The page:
Twain 's depiction of commodification is presented in such a way that it appears to demoralize the ideology of capitalism. For example, Tom 's tendency to treat people as a means to provide entertainment for himself is an example of the commodification in Huck Finn, and the manner in which Huck grows to question Tom 's authority represents Huck 's acknowledgment that people should not be used carelessly. Perhaps the greatest example of commodification, however, can be seen in The Duke and the King who truly represent the capitalist ideology. Huck describes them as conmen, and soon after being introduced learns he 's not far off. The Duke and the King successfully rip of towns with false advertising and fake shows, all in the name of acquiring wealth and popularity. Twain appears to criticize their behavior, however, as well as their values through the eyes of Huck. For example, Huck notes that ...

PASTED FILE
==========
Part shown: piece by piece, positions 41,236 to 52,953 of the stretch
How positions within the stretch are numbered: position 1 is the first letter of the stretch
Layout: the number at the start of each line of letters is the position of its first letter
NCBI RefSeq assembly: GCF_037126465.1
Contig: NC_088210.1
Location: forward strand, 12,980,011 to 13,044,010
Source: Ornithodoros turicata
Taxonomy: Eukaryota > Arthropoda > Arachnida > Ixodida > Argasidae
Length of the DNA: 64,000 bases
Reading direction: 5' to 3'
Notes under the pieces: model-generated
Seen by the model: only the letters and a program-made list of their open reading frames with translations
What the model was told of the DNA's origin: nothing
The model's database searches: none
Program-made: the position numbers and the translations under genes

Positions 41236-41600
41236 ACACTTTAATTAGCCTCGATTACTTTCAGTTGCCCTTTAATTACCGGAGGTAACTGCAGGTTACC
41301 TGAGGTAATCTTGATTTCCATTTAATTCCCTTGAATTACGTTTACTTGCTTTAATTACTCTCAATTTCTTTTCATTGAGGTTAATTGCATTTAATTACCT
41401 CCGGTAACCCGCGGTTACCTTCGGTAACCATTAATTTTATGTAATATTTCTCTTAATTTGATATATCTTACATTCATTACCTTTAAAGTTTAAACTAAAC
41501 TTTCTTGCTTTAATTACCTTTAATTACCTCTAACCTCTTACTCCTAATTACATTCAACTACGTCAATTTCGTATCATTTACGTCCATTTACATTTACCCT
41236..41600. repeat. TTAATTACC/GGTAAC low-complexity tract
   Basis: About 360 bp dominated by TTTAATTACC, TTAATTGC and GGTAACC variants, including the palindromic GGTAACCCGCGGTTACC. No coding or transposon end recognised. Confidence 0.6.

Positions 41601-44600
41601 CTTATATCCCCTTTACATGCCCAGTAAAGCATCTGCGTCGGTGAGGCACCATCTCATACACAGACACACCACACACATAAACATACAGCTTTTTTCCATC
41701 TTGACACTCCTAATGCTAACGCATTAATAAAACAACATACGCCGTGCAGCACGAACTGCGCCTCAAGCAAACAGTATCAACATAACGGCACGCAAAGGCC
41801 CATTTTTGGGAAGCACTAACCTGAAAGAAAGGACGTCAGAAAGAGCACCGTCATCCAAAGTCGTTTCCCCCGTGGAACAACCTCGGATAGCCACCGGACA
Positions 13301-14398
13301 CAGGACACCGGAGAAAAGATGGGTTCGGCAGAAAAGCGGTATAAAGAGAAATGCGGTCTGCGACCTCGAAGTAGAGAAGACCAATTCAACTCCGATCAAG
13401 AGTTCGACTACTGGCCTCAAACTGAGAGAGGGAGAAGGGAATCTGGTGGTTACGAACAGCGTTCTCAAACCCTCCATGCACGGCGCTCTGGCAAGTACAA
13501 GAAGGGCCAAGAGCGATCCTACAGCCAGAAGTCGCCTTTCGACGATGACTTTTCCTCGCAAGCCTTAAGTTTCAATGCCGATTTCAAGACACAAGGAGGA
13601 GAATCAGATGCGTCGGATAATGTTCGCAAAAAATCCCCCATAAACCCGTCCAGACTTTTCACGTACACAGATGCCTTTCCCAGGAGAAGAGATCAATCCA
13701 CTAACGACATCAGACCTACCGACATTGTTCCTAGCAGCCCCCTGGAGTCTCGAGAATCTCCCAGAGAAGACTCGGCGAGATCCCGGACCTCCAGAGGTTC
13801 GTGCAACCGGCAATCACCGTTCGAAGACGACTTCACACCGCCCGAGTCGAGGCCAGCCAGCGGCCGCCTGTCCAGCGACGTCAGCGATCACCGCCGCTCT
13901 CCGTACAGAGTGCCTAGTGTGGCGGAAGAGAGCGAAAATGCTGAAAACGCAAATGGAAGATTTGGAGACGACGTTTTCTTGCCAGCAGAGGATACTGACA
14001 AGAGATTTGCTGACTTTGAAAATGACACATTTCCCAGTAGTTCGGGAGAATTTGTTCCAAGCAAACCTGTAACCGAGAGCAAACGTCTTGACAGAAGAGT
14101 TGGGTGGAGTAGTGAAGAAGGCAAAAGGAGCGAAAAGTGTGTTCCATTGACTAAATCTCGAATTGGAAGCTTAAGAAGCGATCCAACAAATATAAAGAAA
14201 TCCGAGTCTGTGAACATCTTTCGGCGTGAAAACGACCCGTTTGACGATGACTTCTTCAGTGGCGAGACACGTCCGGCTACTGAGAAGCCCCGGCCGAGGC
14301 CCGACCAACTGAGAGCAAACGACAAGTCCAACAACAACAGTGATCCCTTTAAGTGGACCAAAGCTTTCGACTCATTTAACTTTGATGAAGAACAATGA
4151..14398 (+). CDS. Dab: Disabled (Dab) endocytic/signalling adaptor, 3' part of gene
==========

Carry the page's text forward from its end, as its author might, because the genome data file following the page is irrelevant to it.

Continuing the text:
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... 's life, nor would he have depicted numerous characters of higher social status as being inferior in character to Jim.
Early on in the novel, the familiar character Tom Sawyer says, "Why blame it all, we 've got to do it. Don 't I tell you it 's in the books? Do you want to go doing different from what 's in the books?" (Twain 21) Although subtle, Twain 's wording suggests a theme that carries on throughout the entire story--the notion that a person must always do what is "by the books," or expected, even if it means following a rule blindly. However, it is this very notion that Twain appears to oppose, and even critique. Through his characters, Twain 's lack of faith in the ideologies set by society can be clearly seen. Furthermore, his characters serve as a way for readers to confront the capitalist, classist, and racist ideologies seen in Huck 's everyday life.
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